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5 Essential Tool Tracks That Showcase the Band's Prog-Metal Journey

From "Sober" to "Schism," Tool spawned out of the early 1990s music scene when guitars were still king.
Tool returns to South Florida to perform at the Hard Rock on January 18 and 19.
Tool returns to South Florida to perform at the Hard Rock on January 18 and 19. Photo by Travis Shinn
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During its 30-plus years together, Tool has only released five full-length studio albums, apparently content to focus on quality over quantity after spawning out of the early '90s music scene when guitars were still king.

With most of the grunge-era music influenced by punk and classic rock, Tool, led by vocalist Maynard James Keenan, stood apart as a love child of metal and prog-rock. It's as if every other successful band during that time grew up listening to Led Zeppelin while the four members of Tool were emulating the heaviness of Black Sabbath and the precision of Rush. It's a subtle difference, but one that has served Tool well.

Before the band's two-night stand at Hard Rock Live, New Times looks at five essential Tool songs to get you ready.

"Sober"

When Tool's debut album, Undertow, came out in 1993, MTV was critical in introducing the act to a broader audience thanks to the band's video directed by stop-motion animator Fred Stuhr. While many bands like Nirvana and Soundgarden seemingly used visuals in an ironic, comedic way, Tool went with utmost seriousness for the aptly titled "Sober." The stop-motion animation, accompanied by the epic echoing sound, made Tool stand out as a no-nonsense alternative to the alternative. With not a single image of the band, viewers and listeners were unsure and fascinated about who they were dealing with.

"Forty Six & 2"

On the band's sophomore record, ├ćnima, Tool proved it still had plenty of obscure time changes in its back pocket,  continuing to build a unique sonic landscape. Last year, when Rolling Stone listed the 100 Greatest Heavy Metal Songs of All Time, this was the lone Tool representative. Some of the guitar riffs do shred, but the inclusion is a surprise since much of the song is more melodic than aggro. Tool definitely has recorded more archetypal metal tracks, but rarely has it, or any other band, demonstrated so much versatility in the space of a single song.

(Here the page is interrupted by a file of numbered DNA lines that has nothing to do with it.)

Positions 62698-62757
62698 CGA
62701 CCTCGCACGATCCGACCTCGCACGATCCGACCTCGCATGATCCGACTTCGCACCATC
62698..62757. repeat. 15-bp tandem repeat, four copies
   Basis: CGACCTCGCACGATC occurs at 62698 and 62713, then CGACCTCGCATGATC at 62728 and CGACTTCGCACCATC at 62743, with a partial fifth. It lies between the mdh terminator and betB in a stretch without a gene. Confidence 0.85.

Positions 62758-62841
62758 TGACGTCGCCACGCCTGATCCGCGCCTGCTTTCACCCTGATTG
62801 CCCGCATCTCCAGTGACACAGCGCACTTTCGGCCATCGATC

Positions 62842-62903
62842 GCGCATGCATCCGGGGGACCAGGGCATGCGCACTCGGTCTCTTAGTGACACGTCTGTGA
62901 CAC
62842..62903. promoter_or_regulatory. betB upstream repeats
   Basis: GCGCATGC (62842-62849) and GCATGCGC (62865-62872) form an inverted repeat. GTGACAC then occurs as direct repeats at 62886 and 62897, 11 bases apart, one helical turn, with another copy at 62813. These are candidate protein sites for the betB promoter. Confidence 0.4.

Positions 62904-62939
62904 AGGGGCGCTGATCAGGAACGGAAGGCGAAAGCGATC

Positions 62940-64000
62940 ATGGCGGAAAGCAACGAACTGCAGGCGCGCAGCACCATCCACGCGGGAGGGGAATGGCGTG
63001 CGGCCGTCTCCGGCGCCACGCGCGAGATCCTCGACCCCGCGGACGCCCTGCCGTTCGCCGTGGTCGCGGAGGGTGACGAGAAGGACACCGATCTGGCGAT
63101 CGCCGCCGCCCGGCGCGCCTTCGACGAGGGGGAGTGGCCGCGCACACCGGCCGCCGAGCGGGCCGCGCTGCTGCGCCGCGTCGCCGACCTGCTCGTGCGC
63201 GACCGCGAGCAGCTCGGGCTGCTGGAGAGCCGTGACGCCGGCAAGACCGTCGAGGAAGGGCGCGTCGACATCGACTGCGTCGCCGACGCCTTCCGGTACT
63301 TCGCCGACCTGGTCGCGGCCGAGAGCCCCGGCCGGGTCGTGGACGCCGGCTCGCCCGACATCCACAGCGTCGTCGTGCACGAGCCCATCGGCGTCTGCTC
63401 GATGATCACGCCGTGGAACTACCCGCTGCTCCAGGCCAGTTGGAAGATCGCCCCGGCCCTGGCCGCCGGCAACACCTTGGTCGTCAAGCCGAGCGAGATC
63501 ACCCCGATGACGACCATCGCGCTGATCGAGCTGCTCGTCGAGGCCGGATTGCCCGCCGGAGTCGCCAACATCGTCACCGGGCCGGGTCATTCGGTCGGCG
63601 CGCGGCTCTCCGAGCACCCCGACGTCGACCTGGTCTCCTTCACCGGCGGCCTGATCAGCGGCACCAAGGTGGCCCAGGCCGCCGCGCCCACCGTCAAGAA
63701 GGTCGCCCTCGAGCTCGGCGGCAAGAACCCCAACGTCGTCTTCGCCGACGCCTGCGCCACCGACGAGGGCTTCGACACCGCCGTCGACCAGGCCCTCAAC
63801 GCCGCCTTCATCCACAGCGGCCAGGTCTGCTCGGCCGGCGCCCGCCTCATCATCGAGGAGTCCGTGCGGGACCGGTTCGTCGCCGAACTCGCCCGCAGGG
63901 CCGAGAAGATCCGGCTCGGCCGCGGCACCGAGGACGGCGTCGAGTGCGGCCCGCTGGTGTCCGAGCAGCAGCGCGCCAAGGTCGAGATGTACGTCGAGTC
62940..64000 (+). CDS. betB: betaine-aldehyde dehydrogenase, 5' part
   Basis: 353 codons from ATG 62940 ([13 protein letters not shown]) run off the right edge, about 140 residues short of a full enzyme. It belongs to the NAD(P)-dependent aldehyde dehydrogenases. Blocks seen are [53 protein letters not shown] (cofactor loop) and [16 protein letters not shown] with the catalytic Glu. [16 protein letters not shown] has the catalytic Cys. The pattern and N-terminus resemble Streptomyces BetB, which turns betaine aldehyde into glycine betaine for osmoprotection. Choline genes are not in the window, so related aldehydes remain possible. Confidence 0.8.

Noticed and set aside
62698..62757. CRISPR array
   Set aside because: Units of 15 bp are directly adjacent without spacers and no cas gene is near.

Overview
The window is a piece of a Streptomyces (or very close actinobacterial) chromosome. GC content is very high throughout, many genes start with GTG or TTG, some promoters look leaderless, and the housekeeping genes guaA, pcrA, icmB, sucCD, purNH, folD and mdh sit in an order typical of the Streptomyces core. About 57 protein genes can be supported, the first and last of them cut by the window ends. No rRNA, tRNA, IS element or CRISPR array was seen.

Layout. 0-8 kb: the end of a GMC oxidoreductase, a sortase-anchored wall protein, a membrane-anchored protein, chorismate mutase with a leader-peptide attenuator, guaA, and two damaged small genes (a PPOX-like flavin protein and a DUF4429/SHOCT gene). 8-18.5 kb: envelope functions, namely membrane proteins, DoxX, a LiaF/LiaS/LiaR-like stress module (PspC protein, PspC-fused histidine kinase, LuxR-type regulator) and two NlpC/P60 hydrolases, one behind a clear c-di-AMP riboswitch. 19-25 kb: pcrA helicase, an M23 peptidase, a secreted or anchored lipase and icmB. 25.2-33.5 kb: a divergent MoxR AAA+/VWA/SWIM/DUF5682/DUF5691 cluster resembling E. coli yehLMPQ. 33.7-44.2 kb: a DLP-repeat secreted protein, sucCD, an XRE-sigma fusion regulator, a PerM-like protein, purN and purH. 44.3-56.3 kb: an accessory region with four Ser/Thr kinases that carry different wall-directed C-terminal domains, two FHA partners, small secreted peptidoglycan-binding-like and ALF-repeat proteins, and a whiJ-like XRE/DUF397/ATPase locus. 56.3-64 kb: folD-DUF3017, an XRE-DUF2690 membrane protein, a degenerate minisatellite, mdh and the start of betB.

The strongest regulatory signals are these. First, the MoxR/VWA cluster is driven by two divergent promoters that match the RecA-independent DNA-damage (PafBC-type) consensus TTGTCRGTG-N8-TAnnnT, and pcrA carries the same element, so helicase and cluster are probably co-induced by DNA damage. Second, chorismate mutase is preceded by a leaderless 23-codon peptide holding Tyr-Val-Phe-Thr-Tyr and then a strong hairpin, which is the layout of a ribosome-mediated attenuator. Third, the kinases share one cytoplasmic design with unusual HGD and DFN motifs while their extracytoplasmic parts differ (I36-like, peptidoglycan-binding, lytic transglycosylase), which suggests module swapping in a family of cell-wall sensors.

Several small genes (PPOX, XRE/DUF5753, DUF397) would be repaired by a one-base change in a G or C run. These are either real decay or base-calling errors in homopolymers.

"Schism"

On 2001's Lateralus, Tool successfully completed the hat trick of putting out three one-word singles that start with the letter S (including "Sober" and "Stinkfist"). Until the chorus, the vocals of "Schism" seemingly take second fiddle to the electric orchestra and the unique time signatures, but perhaps the song that inspires the most debate among fans as to whether the lyrics are about a schism in a church, the band, or a relationship. In an interview with New Times in 2022, bassist Justin Chancellor said he'd never give a definitive answer on how to interpret this or any other Tool lyric, with the ambiguity a major part of their appeal. "[Keenan] gives you interesting ideas but leaves them open-ended. He doesn't tell you exactly what he's saying. They let you make up your own mind."

"Triad"

Over the decades, the lyrics and Keenan's distinctive voice have probably been the main draws for Tool, but this six-minute instrumental demonstrates how the grooves and beats contribute to making the four-piece so distinctive. Guitarist Adam Jones, drummer Danny Carey, and Chancellor each get their moment to shine on this sonic journey found near the end of Lateralus.

"The Pot"

By 2006, bands influenced by Tool, like Muse and Mars Volta, were breaking out, taking art metal to far regions of the cosmos. With the band's fourth album, 10,000 Days, Tool was unwilling to be left behind. Everything about the record is massive, from the 75-minute running time to the crisp production where every bassline, drum beat, and lyric are clearly heard. "The Pot" is probably the catchiest of the eleven tunes, with Keenan defiantly asking, "Who are you to wave your finger?"

Tool. With Elder. 8 p.m. Thursday, January 18, and Friday, January 19, at Hard Rock Live, 1 Seminole Way, Hollywood; 954-797-5531; myhrl.com. Tickets cost $105 to $245 via ticketmaster.com.
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